Flooding swamps area

Torrential rains dump on Blair; damage homes, overpower storm sewer drains

Floodwaters flow through the Lakemont Park spillway after Thursday’s heavy rains overfilled the lake. / Mirror photo by Ike Fredregill

A torrential downpour Thursday morning created a frenzy of flooding, downed trees and damaged power lines across Blair County.

While numerous cases of damage have already been reported, officials continue to assess the impact of the storm.

“We are still getting situation reports from our other EMA coordinators,” Blair County Emergency Management Executive Director Mark Taylor said. “We have one municipality (Logan Township) showing a few cases of major damage, and the rest are all smaller cases.”

Flooding began about 6 a.m. Thursday as the result of more than 3 inches of rainfall in just one hour, Taylor said.

Sewer drains in the city couldn’t keep up with the large volume of rainfall, Altoona Mayor Matthew Pacifico said, resulting in numerous streets and homes flooding.

A downed telephone pole obstructs a vehicle’s path on Boyles Lane near Juniata Gap Road in Logan Township on Thursday evening. A storm carrying heavy rains felled the Penelec utility pole and damaged a private bridge. Elsewhere in the county, homeowners spent Thursday pumping floodwaters out of basements. Mirror photo by Calem Illig

“With the amount of rain that came down, and as fast as it came down, it was too much for our system to handle,” Pacifico said. “We do have aging storm sewer systems, but I’m not sure any amount of infrastructure could have stopped the huge surge of water that came through this morning.”

As a result, homeowners countywide had varied levels of damage.

One home in Logan Township received major damage. The foundation of a residence on Ivyside Estates Lane partially collapsed, but no injuries were reported, Logan Township Emergency Management Coordinator Jeff Blake said.

On Boyles Lane, near Juniata Gap Road, Blake said a Penelec utility pole near a stream fell and damaged a private bridge.

The majority of reported damage was from flooded basements.

A paddle boat is beached on the edge of Lakemont Park lake Thursday as muddy floodwaters fill the lake bottom, which had been the subject of a dredging project. Mirror Photo by Ike Fredregill

“There are numerous people throughout the area that have flooded basements,” Blake said. “Firefighters have been out all day pumping people’s basements out.”

Concerns were raised over the status of the Lakemont Park Dam, which faced severe flooding in the early hours.

Water from the lake flowed for a short time over the top of the dam, creating a situation for which the dam wasn’t designed — but without causing visible erosion, bulging or damage, Blake said.

The water was flowing 6 to 12 inches deep about 8 a.m. in multiple places, according to Blake, who received reports from county officials and township firefighters.

With water flowing over the top of the dam, EMA said an evacuation of the area was possible.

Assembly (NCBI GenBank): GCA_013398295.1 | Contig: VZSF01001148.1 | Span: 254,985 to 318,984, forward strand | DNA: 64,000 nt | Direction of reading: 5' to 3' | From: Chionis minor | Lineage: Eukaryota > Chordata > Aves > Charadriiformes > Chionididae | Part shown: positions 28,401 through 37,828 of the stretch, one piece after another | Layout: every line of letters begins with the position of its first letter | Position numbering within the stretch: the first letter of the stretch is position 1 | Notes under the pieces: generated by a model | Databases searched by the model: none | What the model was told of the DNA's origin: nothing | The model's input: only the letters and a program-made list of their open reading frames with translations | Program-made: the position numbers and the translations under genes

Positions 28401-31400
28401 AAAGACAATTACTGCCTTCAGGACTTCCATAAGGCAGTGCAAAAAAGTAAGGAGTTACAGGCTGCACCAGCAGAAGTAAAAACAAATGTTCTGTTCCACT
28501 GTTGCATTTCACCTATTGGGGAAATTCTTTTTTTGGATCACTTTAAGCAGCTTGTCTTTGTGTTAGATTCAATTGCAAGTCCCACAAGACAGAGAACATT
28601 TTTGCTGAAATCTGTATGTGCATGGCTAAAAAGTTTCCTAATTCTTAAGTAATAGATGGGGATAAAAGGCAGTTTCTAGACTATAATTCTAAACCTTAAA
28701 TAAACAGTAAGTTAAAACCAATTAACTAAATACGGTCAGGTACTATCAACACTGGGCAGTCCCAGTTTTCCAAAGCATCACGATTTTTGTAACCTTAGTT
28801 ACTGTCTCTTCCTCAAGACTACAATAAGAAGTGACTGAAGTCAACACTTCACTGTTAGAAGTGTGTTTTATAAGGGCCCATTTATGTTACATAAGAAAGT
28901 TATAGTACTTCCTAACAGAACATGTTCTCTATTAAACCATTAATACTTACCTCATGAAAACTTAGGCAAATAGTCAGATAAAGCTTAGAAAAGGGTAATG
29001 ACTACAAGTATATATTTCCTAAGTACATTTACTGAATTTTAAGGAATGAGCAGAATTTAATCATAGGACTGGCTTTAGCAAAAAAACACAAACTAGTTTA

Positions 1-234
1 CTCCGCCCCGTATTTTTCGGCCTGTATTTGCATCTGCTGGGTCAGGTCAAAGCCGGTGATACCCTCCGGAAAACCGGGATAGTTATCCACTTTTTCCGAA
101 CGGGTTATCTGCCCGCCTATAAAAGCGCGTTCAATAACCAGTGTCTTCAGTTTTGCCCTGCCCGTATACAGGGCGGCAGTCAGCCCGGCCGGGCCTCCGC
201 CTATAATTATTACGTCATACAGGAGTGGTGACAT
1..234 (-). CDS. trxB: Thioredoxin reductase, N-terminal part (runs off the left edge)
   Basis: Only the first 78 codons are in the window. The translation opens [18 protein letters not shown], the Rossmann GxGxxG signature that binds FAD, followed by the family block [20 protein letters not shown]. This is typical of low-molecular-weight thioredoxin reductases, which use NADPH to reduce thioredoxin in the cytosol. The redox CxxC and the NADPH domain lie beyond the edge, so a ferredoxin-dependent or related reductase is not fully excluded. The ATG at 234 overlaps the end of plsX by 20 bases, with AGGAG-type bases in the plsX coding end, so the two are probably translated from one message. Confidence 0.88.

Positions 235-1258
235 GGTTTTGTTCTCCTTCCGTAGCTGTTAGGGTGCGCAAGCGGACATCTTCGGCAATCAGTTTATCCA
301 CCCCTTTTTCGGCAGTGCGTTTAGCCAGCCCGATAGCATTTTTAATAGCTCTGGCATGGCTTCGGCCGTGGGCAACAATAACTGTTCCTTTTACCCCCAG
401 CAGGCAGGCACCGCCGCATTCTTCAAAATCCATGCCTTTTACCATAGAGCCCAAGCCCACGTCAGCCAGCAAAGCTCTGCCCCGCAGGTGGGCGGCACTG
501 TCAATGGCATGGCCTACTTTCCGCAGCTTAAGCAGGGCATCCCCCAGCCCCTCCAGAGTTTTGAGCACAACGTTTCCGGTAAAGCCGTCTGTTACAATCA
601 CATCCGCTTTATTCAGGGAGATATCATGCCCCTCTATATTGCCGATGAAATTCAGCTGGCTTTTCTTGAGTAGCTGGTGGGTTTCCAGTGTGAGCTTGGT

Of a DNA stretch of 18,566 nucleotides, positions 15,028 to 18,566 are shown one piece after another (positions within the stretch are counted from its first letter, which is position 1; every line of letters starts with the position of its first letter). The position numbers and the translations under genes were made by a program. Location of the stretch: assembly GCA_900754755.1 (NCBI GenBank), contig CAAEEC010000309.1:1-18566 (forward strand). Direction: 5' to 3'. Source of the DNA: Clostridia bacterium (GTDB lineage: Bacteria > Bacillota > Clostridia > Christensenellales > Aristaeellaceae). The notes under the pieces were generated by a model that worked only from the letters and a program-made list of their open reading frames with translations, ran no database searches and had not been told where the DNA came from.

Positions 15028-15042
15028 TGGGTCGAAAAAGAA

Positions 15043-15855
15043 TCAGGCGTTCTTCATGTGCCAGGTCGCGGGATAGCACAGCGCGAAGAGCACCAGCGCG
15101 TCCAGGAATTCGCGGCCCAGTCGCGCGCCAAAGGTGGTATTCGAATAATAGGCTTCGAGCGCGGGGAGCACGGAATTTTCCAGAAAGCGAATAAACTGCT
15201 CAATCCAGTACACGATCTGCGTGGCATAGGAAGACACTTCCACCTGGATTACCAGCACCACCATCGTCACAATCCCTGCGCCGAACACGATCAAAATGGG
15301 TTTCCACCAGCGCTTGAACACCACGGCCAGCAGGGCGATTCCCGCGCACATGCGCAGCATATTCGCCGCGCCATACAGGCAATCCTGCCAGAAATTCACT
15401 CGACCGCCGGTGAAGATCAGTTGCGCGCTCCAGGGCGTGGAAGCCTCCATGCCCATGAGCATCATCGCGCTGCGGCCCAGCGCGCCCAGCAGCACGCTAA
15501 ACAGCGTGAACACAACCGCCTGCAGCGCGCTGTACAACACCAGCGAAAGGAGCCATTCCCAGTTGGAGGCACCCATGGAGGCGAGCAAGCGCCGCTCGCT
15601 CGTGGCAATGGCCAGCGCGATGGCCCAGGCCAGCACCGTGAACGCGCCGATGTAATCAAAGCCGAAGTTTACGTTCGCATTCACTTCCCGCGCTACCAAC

“The torrential downpour quickly turned into flash flooding,” Taylor said. “That caused the dam to overflow. It was putting a lot of water into the residents’ homes on the lower side of the dam.”

Blair County officials worked on scene for much of the morning, and officials that were on scene said the dam was stabilized by noon.

Crews finally cleared the scene at 2 p.m. after the water had receded, and Taylor said no evacuations were necessary.

“It was discovered and acted on immediately,” Blake said. “There’s no threat at this point.”

County officials increased the opening of the dam gates to reduce the level of the lake, and the rain helpfully slowed up, Blake said.

The lake overtopped the dam, which is capped with an asphalt road, because “there was more water than the spillway could handle” after about 3 inches of rain, Blake said.

Everyone at the scene agreed the problem wasn’t caused by the recent dredging of the lake or by an excessive amount of debris obstructing the spillway, Blake said.

In Altoona, residents on 21st Avenue said they woke up to many of their cars nearly submerged in water in addition to flooding in their basements, and many lost their transportation to work.

The majority of vehicles were disabled and towed later in the morning,

Pacifico said.

In Bedford County, Emergency Management Director David Cubbison said all was calm, despite receiving some precipitation.

Blair officials said they do not believe any of the damage will satisfy state thresholds for reimbursement; however, Pacifico said he is investigating whether the damage could be eligible for funding through the American Rescue Plan.

The majority of flooding is contained for now, but officials warn the storm has not yet settled as further precipitation is expected for today.

“We are continuing to monitor the situation,” Taylor said. “We urge residents to be cautious, and do not drive through any flooded roadways under any circumstance.”

Mirror Staff Writer Calem Illig is at 814-946-7535. Mirror Staff Writer William Kibler contributed to this report.


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